As you're starting or running a company, it's almost inevitable that you'll find yourself on the road doing business. This is because we have to meet with other human beings in order to move our companies forward. For any budget, here are a few ways to maximize your business travel--yes, even if you're a bigwig flexing a black American Express and globetrotting on a G5.
1. Make It Personal
I'm old school and always prefer to meet with people in person. Not only does it go a long way to show others that you genuinely care about them, but it also gives you a deeper understanding of their perspective when you literally sit in their office and see their vantage point. Well before you leave for your trip, tell clients and partners that you'll be in town. You may also want to run a quick search on LinkedIn and other social networks to see who lives in (or may have moved to) that city. Since the majority of communication is supposedly nonverbal, never miss an opportunity to grab drinks or break bread with someone when you're on the road.
2. Tap Travel Veterans & Local Experts
Before you parachute into a new city, it's helpful to learn from those with experience. From airport logistics and hotel accommodations to can't-miss restaurants and cool local attractions, you can make your trip more productive and more fun. Two of my go-to travel veterans are Neal Green and Mike Harrison, who run The Coding Network and Landmark Event Staffing Services, respectively. From Oakland to Orlando, these guys know just about every notable restaurant and watering hole in America, so I always try to pick their brains beforehand.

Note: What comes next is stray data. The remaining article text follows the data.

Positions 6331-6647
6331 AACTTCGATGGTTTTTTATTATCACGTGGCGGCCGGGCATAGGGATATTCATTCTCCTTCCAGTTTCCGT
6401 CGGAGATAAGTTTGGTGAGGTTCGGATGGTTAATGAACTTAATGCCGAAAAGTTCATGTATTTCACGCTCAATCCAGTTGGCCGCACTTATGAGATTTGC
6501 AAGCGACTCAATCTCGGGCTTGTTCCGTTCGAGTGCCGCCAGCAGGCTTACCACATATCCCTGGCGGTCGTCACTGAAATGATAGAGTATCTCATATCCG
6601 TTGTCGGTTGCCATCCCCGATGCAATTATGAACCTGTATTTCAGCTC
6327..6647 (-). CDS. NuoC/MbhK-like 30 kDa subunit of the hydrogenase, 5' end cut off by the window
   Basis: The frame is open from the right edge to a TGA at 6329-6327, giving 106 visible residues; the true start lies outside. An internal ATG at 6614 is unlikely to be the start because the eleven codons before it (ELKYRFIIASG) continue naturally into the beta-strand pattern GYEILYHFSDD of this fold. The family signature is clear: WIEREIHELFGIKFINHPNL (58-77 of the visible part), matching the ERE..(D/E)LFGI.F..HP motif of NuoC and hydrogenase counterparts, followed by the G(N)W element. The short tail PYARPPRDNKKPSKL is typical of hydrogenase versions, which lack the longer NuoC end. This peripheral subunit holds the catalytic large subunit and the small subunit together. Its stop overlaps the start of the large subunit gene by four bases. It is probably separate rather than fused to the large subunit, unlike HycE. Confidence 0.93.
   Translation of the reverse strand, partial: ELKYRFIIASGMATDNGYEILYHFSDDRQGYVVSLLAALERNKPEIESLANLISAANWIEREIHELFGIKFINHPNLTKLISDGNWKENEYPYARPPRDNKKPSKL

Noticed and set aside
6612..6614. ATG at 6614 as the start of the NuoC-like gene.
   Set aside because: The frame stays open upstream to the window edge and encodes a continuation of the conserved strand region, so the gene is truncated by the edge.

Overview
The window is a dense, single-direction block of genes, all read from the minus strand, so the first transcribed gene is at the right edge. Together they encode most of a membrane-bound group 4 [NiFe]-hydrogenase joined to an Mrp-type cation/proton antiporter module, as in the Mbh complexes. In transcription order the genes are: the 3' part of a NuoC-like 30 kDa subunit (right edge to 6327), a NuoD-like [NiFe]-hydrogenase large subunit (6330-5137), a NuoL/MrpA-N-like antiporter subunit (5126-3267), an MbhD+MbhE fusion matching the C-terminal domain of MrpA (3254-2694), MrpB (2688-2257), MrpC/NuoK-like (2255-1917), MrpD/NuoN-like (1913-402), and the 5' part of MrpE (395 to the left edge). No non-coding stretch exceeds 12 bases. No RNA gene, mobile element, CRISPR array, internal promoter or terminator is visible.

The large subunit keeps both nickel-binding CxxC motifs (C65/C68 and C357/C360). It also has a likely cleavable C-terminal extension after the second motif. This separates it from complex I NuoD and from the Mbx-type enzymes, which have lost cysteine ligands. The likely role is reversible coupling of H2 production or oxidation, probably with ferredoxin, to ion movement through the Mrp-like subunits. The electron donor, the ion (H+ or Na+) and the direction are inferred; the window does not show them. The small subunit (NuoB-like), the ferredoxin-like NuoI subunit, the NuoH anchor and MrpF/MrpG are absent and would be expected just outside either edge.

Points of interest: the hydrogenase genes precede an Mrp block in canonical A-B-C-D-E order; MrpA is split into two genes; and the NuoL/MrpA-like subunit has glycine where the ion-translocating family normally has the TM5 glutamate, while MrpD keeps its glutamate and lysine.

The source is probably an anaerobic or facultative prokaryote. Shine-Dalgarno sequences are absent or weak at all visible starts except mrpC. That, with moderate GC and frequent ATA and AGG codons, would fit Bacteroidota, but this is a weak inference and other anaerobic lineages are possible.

It's also helpful to get advice from people whose hometown (or state) you're visiting. I was fortunate to attend a boarding school (Cate) and later a university (USC) filled with people from all over the country and the world, so I seek out their guidance whether I'm visiting Nashville or even Barcelona.
3. Puddle Jump
Especially when traveling farther distances, try to accommodate other destinations nearby. For example, if you're based in Los Angeles and are visiting New York, hop over to Philadelphia or Boston. The marginal costs of adding another flight and hotel room are usually minimal versus the upside of doing more business.
4. Enjoy The Journey
A mentor of mine helped build a massive hotel company that was later absorbed into Hilton. As a result he spent decades traveling not just the country but the entire globe. He told me that in hindsight what he most relished about the experience were his many excursions across the country, seeing different places, and meeting all sorts of people. I've always kept this in mind. Building a company is difficult, and the travel can be grueling. Whether it's trying fried oysters in New Orleans or doing bourbon tasting in Louisville, it's important to integrate as much fun as possible.